Setting up the Netbox is quite easy. Once you connect it to your aerial and turn it on for the first time, it will immediately offer to scan for Freeview channels.

Then, you will also be asked to connect it to the internet – either via WiFi or with an Ethernet cable. At that point, the box will probably download a software update – and then you’re ready to go.

It’s also worth mentioning that Netgem offer impressive customer support – when I had a technical issue with the Parental Lock Pin, I approached them via e-mail – and the answer was almost instantaneous.

The Netbox remote control is a bit of a misfire. It has everything you need, but the button-setup is a bit confusing, and the navigation buttons in the middle – which are the buttons you would use the most – are just plain bad, because they are too flat – so you’re not always sure whether you actually pressed them or not.

Netgem Netbox 4k remote

At this point, it’s also a good idea to install the Netgem TV app on your mobile phone (it’s available for both iOS and Android). For starters, the app lets you mark some favourite TV programmes and movies – which would help with your content recommendations later on.

Now, if you just want to flip through Freeview channels, you can do so in the regular way. But the Netbox’ main strength comes from its recommendation UI.

The Netgem Netbox Interface

Netgem My TV

The main interface is divided into several tabs:

  • Search – A very quick search option that can search for content across most of the apps and services (and can then take you directly to the relevant app).
  • My TV, where you get personal recommendations from across all the supported channels and apps.
  • Freeview Play – streaming catch-up apps and recommendations that come directly from the Freeview Play platform.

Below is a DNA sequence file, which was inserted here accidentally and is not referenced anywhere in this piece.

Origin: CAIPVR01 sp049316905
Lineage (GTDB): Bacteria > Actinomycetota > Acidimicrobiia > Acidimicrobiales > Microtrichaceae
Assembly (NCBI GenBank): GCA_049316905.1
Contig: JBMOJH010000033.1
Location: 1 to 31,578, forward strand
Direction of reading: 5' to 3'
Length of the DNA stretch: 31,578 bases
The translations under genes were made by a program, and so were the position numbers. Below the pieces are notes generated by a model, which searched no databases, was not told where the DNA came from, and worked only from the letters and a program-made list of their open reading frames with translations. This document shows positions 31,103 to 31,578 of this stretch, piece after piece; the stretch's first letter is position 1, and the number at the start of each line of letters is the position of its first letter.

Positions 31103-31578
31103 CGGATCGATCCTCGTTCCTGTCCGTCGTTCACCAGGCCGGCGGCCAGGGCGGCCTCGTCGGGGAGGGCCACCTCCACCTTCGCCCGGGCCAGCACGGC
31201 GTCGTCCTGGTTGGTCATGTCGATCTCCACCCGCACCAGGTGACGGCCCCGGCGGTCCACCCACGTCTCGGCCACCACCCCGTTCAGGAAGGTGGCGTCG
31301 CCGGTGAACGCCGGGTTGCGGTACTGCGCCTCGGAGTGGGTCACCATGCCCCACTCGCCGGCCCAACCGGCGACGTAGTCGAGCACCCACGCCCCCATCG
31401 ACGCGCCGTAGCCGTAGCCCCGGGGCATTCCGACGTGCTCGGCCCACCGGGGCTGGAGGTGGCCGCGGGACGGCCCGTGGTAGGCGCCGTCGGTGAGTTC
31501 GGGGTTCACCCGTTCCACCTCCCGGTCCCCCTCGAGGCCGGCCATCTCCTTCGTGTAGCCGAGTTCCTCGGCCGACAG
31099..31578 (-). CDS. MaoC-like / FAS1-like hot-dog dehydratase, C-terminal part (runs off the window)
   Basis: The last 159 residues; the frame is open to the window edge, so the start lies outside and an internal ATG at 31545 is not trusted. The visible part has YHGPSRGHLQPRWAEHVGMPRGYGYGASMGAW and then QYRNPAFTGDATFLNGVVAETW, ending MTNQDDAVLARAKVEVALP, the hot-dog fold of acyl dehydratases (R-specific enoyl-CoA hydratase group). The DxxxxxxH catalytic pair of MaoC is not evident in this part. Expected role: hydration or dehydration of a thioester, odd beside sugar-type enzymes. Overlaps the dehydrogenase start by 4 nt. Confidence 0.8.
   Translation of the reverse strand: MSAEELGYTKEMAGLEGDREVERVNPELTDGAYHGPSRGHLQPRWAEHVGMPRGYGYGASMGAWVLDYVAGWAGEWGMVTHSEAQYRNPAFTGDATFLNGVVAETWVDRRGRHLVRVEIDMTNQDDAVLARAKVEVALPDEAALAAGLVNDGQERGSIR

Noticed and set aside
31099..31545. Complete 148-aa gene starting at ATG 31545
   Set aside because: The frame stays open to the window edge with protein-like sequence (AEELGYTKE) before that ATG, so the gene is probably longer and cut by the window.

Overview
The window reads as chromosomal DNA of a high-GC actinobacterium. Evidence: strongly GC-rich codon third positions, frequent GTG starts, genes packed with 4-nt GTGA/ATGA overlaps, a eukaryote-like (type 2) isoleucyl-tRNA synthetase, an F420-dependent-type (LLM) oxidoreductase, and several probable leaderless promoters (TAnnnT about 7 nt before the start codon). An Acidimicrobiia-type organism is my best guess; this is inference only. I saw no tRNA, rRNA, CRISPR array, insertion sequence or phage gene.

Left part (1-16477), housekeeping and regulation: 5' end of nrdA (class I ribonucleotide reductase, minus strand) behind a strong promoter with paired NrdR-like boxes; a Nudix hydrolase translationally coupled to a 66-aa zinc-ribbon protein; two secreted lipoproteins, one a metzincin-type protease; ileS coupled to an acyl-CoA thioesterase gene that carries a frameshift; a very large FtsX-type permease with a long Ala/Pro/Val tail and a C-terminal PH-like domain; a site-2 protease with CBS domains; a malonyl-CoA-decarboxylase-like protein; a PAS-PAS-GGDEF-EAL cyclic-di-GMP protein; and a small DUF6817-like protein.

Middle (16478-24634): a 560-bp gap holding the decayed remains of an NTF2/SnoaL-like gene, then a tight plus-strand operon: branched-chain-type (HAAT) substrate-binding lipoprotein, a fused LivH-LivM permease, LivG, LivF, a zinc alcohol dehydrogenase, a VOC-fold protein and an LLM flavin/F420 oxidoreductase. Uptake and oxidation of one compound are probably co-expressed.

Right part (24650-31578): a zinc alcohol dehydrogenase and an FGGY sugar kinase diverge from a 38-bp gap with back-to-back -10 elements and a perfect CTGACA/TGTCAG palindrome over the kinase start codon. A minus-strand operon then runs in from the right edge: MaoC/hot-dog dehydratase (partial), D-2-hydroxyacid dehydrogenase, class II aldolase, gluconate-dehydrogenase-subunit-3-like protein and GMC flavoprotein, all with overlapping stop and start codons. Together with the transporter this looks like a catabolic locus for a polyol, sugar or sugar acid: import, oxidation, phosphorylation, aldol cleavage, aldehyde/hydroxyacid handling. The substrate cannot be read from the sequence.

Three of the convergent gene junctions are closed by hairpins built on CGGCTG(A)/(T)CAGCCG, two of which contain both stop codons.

• Safe At Home: A temporary category with content suitable for people who are under lockdown or spending a lot of time at home.
  • Extra on Demand: Additional recommendations from paid services, such as Prime Video, BritBox, Rakuten, etc’.
  • Live Extra: Live channels that are part of the Netgem.TV subscription platform – mainly sports channel, lifestyle and cooking.
  • Recordings: Where you can watch and manage recorded content (more on that later)

The interface is pretty snappy and easy to understand. The way content is shown will really be a matter of taste – I’m already used to going directly to the app I want to watch (Prime Video, BritBox, etc’) – so piling everything together is just confusing for me (especially when you have to pay extra for some of the apps).

But for people who don’t want the added work of knowing what each app/service has to offer, and just want to base their watching decisions on content instead of a service – these recommendations can be helpful.

What Channels / Apps Do You Get With Netgem?

First, you get all the free over-the-air Freeview channels (provided you have good reception in your house).

Then, you also get all the default Freeview Play catch-up apps: BBC iPlayer, ITV Hub, All 4, My 5, UKTV Play, CBS Catchup and Horror Bites.

On top of that, you also get apps for Amazon Prime Video (see our review), BritBox (see our review), hayu (see our review), YouTube and Rakuten TV.

Plus, you also get Plex (see our review), which is a great app for streaming your own content.

Lastly, there’s the premium Netgem.TV tier, which you get with a monthly subscription.

Netgem Live extra

Its main offering is the Sports bundle of Premiere Sports 1 and 2 and LaLiga TV, and it also has a few live lifestyle and cooking channels. (During the UK lockdown, Netgem decided to open the premium tier for free, for everyone, for a limited time – so depending on when you read this, you might still be able to watch these channels without paying extra).